# calculate the approximate enthalpy change , δh∘, for the combustion of methane:

**How do you calculate the enthalpy of combustion of methane?** – So the standard enthalpy of combustion of methane is equal to minus minus 74.6 plus minus 393.51 plus two times minus 285.83. Which is equal to 74.6 minus 393.51 minus 571.66, which is equal to minus 890.57 kilojoules per mole.

**How do you calculate the enthalpy of enthalpy of combustion?** –

**How do you calculate the standard enthalpy change of formation of methane?** –

**What is the value of ΔH δ H for the combustion of one mole of methane?** – The combustion of methane, CH4, releases 890.4 kJ/mol. That is, when one mole of methane is burned, 890.4 kJ are given off to the surroundings. This means that the products have 890.4 kJ less than the reactants. Thus, AH for the reaction = – 890.4 kJ.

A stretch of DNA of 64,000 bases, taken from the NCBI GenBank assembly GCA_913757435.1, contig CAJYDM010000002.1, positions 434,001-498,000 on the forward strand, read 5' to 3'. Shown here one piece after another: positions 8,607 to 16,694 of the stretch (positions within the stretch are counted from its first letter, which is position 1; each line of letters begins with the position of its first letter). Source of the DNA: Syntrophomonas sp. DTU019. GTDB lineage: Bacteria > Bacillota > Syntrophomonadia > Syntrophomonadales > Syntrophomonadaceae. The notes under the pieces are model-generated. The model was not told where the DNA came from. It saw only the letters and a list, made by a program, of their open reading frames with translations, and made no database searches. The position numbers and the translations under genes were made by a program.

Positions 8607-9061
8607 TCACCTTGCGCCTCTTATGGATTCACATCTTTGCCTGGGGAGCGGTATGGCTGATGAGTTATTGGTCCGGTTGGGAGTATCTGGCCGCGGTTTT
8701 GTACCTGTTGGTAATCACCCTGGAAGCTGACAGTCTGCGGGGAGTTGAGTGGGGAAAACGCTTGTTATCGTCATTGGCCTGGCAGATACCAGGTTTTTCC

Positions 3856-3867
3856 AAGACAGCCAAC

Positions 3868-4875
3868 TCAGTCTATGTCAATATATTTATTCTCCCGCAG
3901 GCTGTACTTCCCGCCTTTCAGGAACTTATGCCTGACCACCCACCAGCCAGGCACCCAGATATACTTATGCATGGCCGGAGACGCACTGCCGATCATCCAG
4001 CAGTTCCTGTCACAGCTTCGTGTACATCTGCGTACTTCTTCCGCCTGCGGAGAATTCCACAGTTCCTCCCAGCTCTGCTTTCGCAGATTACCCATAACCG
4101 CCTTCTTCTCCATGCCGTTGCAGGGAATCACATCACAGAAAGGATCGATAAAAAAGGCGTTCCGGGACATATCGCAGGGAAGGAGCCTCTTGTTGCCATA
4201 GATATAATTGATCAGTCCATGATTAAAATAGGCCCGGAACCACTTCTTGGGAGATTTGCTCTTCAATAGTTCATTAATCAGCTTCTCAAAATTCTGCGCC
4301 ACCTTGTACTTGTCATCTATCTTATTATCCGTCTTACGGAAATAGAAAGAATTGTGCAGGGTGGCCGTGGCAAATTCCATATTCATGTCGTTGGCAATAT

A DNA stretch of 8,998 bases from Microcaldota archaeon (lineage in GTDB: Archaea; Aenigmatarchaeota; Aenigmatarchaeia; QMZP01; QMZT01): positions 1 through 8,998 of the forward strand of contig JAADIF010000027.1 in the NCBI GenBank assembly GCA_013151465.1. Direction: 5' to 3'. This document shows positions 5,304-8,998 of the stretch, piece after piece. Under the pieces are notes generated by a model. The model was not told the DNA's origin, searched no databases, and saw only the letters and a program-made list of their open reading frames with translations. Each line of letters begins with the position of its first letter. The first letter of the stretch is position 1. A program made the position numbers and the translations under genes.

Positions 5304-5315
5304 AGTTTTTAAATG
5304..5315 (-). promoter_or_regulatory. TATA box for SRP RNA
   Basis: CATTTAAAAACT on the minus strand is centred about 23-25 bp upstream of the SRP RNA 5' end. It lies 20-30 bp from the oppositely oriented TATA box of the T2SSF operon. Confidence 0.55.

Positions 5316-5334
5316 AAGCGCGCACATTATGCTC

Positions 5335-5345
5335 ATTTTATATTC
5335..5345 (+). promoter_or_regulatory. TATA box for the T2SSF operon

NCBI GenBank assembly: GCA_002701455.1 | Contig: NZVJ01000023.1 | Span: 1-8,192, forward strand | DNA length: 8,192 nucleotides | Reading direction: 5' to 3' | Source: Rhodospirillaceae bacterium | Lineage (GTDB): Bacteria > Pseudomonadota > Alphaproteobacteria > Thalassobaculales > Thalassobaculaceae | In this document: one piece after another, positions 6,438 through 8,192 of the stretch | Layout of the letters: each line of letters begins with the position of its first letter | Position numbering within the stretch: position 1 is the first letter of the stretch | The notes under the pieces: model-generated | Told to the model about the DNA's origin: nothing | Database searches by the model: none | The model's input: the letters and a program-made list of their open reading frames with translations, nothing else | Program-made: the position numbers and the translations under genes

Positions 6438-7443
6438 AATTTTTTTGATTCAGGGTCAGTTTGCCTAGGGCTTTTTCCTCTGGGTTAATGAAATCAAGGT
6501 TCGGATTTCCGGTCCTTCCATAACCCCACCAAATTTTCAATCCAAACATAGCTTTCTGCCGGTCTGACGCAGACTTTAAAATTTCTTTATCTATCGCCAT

**What is enthalpy of methane?** – Hence the enthalpy of formation of methane is −75kJ.

**What is the enthalpy change of combustion?** – The standard enthalpy change of combustion of a compound is the enthalpy change which occurs when one mole of the compound is burned completely in oxygen under standard conditions, and with everything in its standard state.

**How do you calculate enthalpy of combustion using Hess’s law?** –

**How do you calculate enthalpy change?** – Use the formula ∆H = m x s x ∆T to solve. Once you have m, the mass of your reactants, s, the specific heat of your product, and ∆T, the temperature change from your reaction, you are prepared to find the enthalpy of reaction. Simply plug your values into the formula ∆H = m x s x ∆T and multiply to solve.